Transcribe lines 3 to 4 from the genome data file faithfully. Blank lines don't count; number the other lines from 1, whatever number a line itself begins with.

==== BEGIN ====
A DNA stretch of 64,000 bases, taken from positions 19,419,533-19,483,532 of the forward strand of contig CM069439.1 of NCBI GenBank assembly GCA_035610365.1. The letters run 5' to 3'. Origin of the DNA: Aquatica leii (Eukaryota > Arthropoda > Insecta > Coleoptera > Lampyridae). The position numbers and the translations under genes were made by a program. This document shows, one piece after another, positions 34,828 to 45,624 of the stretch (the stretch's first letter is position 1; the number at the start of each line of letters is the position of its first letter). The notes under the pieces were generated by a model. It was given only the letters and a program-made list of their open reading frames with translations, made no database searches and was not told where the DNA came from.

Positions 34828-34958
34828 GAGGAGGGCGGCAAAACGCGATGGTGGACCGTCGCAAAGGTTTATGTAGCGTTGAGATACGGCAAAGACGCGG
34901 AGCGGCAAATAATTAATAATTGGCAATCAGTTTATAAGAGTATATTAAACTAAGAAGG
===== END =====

34828 GAGGAGGGCGGCAAAACGCGATGGTGGACCGTCGCAAAGGTTTATGTAGCGTTGAGATACGGCAAAGACGCGG
34901 AGCGGCAAATAATTAATAATTGGCAATCAGTTTATAAGAGTATATTAAACTAAGAAGG